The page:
I sit here, feeling as though I missed a great party. Having only discovered the magazine fairly recently it feels like those moments when you’ve binge-watched a TV show only to discover it has been cancelled; or you’ve exhausted a late author’s back catalogue.
In a sea of cycling magazines focused on selling expensive bikes adorned with the latest incremental tweak, to people who already have bikes, Boneshaker was a breath of fresh air. Sadly, at the end of 2017 they announced that issue 20 would be the last.
Time to move on
Boneshaker started out in 2009 and produced 20 issues in its 8 year run. Their focus has always been on stories that are timeless, that won’t age and would remain as relevant now as they were when they were written. Each magazine will continue to be a good read decades from now.
“Twenty issues feels like a natural stopping point, and as real-life crowds in on all sides and making time gets ever more difficult, we’re looking forward to a bit of a break, and then to move on to something new.
The last issue was a bit of a retrospective. They waded through the archives, giving a doff of the cap to some of the people who got them to where they are today, with a mixture of regular contributors and the legends in the adventure cycling world.
I have a handful of issues of Boneshaker on my shelf at home now. I’m struggling to put into words how important publications like these are to the world of cycling. CAUTION! Rambling ahead…
From the outside looking in, where magazines offer little more than advertorials for the latest in a long line of bicycles from the big-name manufacturers, cycling can be a little off-putting.
We are forever being sold the next big thing –the next wheel or tire size; odd shaped cranks; the lightest frame ever; electronic gears; the most waterproof jersey; the hardest sportive; the lightest shoes and the list goes on and on. Don’t get me started on the subsets of each type of bicycle you can buy now. Do you want a road-race bike, a sportive bike, a gravel bike, or a cross bike? Do you want a downhill bike, an enduro bike or a cross-country bike? No, Gav, you want a fat-bike, don’t you…
Very little time is actually spent writing about real life. Cycling for travel, for getting from A to B, cycling for meditation or self-discovery.
Unless you are lining up with or against Team
Fracking, sorry Inneos, at a grand tour, gear really makes little difference. People have ridden around the planet on the £100 bike they had in the shed. (Please, don’t keep your bike in the shed…). They didn’t care that their shoes were 50 grams heavier than the market leader & they didn’t care that it wasn’t on Strava.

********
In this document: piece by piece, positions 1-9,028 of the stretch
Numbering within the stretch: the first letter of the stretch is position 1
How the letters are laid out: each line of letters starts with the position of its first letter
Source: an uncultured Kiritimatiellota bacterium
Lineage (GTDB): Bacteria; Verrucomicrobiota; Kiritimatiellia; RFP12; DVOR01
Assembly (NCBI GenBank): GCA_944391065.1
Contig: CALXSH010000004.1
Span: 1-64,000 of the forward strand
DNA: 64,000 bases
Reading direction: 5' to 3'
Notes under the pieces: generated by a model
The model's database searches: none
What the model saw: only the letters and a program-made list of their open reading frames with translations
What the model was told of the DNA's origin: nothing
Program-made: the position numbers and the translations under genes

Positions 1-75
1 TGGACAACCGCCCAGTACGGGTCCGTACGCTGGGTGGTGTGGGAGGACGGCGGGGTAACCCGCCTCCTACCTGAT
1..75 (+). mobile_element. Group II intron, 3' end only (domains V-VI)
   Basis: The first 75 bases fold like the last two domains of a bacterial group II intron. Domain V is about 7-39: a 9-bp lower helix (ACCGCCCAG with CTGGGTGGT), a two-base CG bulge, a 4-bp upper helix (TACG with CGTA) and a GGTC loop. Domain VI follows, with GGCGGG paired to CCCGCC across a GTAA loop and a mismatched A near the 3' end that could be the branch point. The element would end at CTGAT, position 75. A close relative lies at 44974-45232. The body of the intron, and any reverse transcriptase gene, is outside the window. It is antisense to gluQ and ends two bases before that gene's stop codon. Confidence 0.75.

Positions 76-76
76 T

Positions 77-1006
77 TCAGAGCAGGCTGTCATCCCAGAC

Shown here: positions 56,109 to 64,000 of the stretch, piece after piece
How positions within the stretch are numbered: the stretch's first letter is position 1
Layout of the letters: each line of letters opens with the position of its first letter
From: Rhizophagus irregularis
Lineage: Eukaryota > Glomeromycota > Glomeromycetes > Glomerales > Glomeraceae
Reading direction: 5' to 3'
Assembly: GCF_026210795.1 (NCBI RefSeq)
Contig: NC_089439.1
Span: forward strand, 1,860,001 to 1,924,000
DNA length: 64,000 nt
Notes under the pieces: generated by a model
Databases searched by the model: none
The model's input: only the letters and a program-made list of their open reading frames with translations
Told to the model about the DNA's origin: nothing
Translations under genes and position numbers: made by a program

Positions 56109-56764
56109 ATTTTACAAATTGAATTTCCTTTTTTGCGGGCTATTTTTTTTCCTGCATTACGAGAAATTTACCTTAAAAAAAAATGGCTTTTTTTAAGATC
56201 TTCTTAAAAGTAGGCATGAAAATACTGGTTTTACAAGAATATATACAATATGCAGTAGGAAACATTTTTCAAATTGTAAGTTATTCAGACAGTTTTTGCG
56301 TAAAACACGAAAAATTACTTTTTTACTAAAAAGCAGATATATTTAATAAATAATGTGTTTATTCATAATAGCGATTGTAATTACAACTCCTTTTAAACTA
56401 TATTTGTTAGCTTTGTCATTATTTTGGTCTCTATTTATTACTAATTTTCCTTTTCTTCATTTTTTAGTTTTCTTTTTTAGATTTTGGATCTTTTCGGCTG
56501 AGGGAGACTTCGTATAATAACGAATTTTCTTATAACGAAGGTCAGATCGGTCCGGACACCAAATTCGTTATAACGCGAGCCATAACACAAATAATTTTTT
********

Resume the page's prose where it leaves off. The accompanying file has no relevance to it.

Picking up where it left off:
They did it because above all else they had the determination to get out there and do it. The bicycle was just the best tool for that particular job. Boneshaker was and is for those people. The ones who don’t care about the latest kit, just that there was a bike in their story and it made an impact on their lives so profound they were compelled to write about it; about the people they met along the way; and the way their experiences changed them.
In a world where there will never be a shortage of people to tell you the range of gear, ever more expensive, that you must buy before beginning a ride, perhaps there’s a useful message in the fact that all of my own tours were accompanied only by whatever gear I had at the time, that nazar bracelet, and that all important, irreplaceable instinct, simply to ride my bike.
—Julian Sayarer, issue 20 p.58
These past few years have been an interesting ride. Whilst the past 12-18 months have been a personal struggle that has taken me off the bike for a great deal of it, I can look back fondly on the things my trusty bicycle made possible. I won’t deny that bringing a new bike home is exciting, but the buzz subsides within hours or days.
It’s the memories I’ve collected, riding out in the early hours for a monster trip to Bath and back with Dave; the ride out to New Quay for a weekend away with Dave & Drew; more recently, the ride with Jack Thurston around the hills of Abergavenny, that will stay with me for years to come.
Whilst it is a shame that they decided to call it a day, it is a decision I can completely understand. Sometimes you just need to take a step back from things, no matter how good they are.
Sometimes you need to stop and think about where it is you are heading. Here’s hoping that whatever rises from the ashes of Boneshaker Magazine; whatever comes along next that scratches that same itch, is every bit as good.
You can pick up issue 20 from their store. So long, Boneshaker. May the wind be always at your back.
Speaking of timeless, this post had been languishing in draft since December 2017. It’s only taken a year and a half to finish it off. I initially held off until I’d met the guys at Bespoked in the spring of 2018, but then there was always something more urgent to attend to. Life got in the way.